In former days, Visual Basic 6 was the language of my choice. A lot of people tried to convince me that VB is crap and I should learn a “real” language like C++. Nevertheless, I was happy with VB and even built some nice stuff with it.
Later, when I switched from Windows to Linux, I was looking for a new language and found Java. I like Java still very much, and it is great to write and compile code only one time and it runs on all platforms (at least in theory. Bolzplatz 2006 was more complex, but anyway it was a good decision to choose Java). But when you become a more experienced developer, you soon notice that Java has several severe limitations (the project where I encountered these problems in particular was CUP2, a parser generator for Java, which was the topic of my Bachelor’s Thesis. There, I had lots of “fun” with reflection and such things).
Some days ago I read Paul Graham’s article called Beating the Averages, which I really recommend reading. He states, that every programmer is happy with his favourite language and is more or less restricted in his thinking. This prevents him from switching to the really most powerful language (which is, as he thinks, LISP).
For already two years I am trying to learn LISP, so far without success (mostly because lack of time). This week I took the time and started some experiments with Clojure, a modern LISP for the JVM. My goal was to replace the Java-SLE-solver of the slur layout engine by Clojure code.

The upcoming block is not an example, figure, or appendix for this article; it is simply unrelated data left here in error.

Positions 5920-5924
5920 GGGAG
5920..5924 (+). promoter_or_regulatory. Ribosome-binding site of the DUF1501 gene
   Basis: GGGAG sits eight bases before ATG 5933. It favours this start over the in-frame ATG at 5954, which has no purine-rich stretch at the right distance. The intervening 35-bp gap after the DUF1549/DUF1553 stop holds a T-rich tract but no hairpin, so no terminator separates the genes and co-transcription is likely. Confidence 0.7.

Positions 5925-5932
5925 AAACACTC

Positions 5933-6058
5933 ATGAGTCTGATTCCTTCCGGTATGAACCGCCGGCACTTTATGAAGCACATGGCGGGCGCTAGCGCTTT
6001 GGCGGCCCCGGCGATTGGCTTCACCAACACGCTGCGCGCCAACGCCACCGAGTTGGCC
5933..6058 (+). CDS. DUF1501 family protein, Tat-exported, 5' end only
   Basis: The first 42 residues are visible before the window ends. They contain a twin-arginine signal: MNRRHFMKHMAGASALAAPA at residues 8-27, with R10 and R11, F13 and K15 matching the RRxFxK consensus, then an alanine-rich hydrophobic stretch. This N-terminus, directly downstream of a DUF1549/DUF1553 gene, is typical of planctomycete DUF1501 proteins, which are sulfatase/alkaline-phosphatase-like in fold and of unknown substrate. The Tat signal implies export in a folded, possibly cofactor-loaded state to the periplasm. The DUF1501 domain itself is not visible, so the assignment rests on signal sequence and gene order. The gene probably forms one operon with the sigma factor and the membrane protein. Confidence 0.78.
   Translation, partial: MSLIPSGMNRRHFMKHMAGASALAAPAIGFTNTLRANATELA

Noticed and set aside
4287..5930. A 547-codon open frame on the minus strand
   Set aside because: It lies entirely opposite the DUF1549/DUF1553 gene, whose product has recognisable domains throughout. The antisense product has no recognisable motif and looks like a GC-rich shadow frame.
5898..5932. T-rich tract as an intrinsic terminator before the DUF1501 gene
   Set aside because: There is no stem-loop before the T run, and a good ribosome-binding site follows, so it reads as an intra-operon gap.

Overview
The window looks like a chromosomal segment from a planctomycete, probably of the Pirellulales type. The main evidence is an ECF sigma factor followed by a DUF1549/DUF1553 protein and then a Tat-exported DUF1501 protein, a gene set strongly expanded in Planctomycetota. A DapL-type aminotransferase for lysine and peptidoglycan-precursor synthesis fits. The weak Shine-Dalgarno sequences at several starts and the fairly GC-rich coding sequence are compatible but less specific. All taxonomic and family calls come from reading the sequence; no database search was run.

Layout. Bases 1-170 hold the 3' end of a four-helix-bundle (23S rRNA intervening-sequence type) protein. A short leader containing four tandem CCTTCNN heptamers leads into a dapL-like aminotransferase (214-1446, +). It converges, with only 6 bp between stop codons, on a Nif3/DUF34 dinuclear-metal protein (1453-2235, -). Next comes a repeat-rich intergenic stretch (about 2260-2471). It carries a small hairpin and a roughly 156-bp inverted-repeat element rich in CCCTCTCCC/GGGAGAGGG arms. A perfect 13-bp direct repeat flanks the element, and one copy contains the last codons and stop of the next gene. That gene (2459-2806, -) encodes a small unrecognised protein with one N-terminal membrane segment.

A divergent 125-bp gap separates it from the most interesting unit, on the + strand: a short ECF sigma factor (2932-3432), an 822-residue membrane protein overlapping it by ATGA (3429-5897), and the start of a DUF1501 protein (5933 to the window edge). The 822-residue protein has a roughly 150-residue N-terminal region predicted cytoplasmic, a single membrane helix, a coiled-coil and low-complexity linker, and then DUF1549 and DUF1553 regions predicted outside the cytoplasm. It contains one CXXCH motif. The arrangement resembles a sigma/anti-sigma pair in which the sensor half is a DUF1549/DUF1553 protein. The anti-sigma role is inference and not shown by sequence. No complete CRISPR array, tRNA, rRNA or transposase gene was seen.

My experiences so far:
- Clojure is not very easy to understand for a programmer that only worked with imperative languages before
- Anyway it is possible to learn the basics quite fast, that means, using the features without exactly knowing why or how it works
- Clojure opens up a new dimension of programming. LISP as a “programmable programming language” allows you to do things that you will never be able to do in Java (for example, please don’t wait for Sun until they finally add closures to Java. They won’t do it ever, I guess).
Actually, I could finish my Gauß-solver, and I like the code. However, since I am a newbie in functional programming, I guess there are lots of things I could optimize. My Java solution needed 300 ms for solving 1.000.000 3×3 SLEs, but my Clojure version needs 33 seconds (ouch!). Here is the code – if you have any suggestions, please tell me 😉
This experiment has encouraged me to gain more experience in LISP now, perhaps we can use some Clojure code in Zong! in the future (it integrates nearly seamlessly into Java!). If not, LISP will at least make me a better programmer.